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Ned Regan’s political career was defined by deep dedication to his constituents

Edward V. “Ned” Regan had a unique ability to capture votes from across the political spectrum. He first rose to prominence when he was elected to the Buffalo Common Council. He capped his political career in Albany, where he won four elections as state comptroller.

Regan died at the age of 84 in Greenwich, Conn., after suffering from Alzheimer’s disease. Whether in public service or later in academia, Regan well served the constituents whom he cherished and respected.

At a time when our politics is so divisive, it is good to remember a charismatic public servant who understood that politics wasn’t the end game, but the means to an end.

He made every moment count, and not just for himself. He was committed to Buffalo and Erie County, and was an early champion for regional economic development initiatives.

He faced long odds politically, and usually beat them. He first ran for Council in 1965, a Republican in a predominantly Democratic city. It didn’t matter. Regan was striking and could command an audience. People listened. State leaders put him up to challenge longtime State Comptroller Arthur Levitt when Regan was only 40, and he lost badly. But he didn’t stay down. He successfully ran against Buffalo Mayor Frank A. Sedita Sr. in 1971 to become county executive.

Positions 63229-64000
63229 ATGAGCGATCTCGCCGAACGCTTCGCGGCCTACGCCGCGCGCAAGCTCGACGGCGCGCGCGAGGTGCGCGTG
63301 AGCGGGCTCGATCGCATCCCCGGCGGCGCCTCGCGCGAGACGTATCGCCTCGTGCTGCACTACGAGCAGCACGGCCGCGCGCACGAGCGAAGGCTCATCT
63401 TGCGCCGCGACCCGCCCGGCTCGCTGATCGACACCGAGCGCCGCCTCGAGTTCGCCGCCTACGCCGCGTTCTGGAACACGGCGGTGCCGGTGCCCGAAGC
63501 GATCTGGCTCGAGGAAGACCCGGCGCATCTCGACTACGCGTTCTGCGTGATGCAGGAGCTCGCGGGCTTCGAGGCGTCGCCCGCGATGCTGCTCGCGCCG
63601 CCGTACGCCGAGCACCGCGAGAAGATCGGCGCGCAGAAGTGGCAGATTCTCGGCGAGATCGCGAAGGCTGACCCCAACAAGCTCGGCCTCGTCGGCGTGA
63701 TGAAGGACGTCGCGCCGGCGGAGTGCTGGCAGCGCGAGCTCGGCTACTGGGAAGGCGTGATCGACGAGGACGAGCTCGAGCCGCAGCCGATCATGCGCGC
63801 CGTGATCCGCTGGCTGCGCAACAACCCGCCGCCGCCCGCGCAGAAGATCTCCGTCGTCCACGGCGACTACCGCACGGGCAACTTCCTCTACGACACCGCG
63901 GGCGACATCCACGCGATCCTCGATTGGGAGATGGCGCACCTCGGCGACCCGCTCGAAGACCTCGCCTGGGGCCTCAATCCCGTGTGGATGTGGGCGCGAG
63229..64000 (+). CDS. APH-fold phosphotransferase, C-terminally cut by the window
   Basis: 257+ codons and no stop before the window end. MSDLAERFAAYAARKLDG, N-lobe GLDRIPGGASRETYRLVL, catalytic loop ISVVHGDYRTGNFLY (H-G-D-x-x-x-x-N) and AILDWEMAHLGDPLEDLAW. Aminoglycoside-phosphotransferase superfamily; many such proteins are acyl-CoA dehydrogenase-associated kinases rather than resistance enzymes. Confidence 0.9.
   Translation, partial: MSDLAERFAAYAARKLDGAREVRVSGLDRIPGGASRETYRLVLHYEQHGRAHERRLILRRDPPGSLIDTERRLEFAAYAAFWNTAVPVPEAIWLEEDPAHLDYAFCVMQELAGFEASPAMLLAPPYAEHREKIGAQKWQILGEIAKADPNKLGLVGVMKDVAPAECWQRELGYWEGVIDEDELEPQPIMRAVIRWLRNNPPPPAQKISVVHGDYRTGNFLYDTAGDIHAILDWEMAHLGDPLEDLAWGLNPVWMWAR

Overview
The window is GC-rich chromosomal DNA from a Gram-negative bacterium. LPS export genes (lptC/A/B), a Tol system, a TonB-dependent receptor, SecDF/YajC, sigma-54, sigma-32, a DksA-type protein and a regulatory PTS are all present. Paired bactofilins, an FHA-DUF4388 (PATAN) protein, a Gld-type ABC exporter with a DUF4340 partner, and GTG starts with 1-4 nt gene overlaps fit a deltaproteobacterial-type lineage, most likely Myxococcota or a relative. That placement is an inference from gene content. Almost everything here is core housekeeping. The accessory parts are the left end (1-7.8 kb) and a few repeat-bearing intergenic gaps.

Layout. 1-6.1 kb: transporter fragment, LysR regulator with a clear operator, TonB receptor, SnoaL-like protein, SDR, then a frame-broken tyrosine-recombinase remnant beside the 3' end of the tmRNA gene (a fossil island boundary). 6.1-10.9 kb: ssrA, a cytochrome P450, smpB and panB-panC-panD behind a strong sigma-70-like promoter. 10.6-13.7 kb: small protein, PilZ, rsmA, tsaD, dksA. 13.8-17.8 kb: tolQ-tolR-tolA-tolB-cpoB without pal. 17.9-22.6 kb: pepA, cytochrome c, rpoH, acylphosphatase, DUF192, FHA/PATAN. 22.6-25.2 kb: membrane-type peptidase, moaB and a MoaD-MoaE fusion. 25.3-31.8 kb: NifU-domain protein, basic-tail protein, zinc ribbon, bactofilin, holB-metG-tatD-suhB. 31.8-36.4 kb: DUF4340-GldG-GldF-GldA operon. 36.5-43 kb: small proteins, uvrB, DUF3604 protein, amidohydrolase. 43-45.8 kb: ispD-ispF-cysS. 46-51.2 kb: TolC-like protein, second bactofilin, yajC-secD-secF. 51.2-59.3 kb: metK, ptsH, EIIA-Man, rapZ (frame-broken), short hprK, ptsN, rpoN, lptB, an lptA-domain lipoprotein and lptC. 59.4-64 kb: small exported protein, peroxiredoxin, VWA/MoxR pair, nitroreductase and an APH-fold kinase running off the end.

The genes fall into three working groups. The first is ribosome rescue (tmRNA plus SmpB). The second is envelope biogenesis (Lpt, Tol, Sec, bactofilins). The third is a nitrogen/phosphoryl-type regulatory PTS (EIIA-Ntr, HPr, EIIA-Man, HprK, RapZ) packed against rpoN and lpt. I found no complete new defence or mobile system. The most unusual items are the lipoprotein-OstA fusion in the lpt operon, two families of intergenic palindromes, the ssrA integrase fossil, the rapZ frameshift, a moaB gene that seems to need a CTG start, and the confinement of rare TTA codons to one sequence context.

In that job Regan recorded important accomplishments, including devising effective management techniques to detect and prevent fraud and abuse and winning state recognition for the effort to improve community-based mental health and human services. When Regan left the county executive’s office in 1978, three years after winning a second term, it was for good reason. Levitt had announced his retirement and Regan took another shot at statewide office. He won the comptroller’s job, then won it again in 1982, 1986 and 1990.

Under his watch, the state pension fund grew from $10 billion to $56 billion, and he reformed government borrowing practices.

Regan deftly navigated the state’s Democratic waters, and he could get tough with his own party. In 1982, he declared his candidacy for governor, but later declined to pursue an office that he had a real chance of winning. Instead, he remained an Albany force.

He announced his retirement from politics in 1993 at age 62, and went on to academics, first at Bard College, then at Baruch College in Manhattan. But he never forgot about the place where he came of age politically. When called, he became the first chairman of the Erie County Fiscal Stability Authority in 2005.

Regan was noted for his boundless energy and his commitment to family and community. He achieved many successes while doing what he loved – serving the public.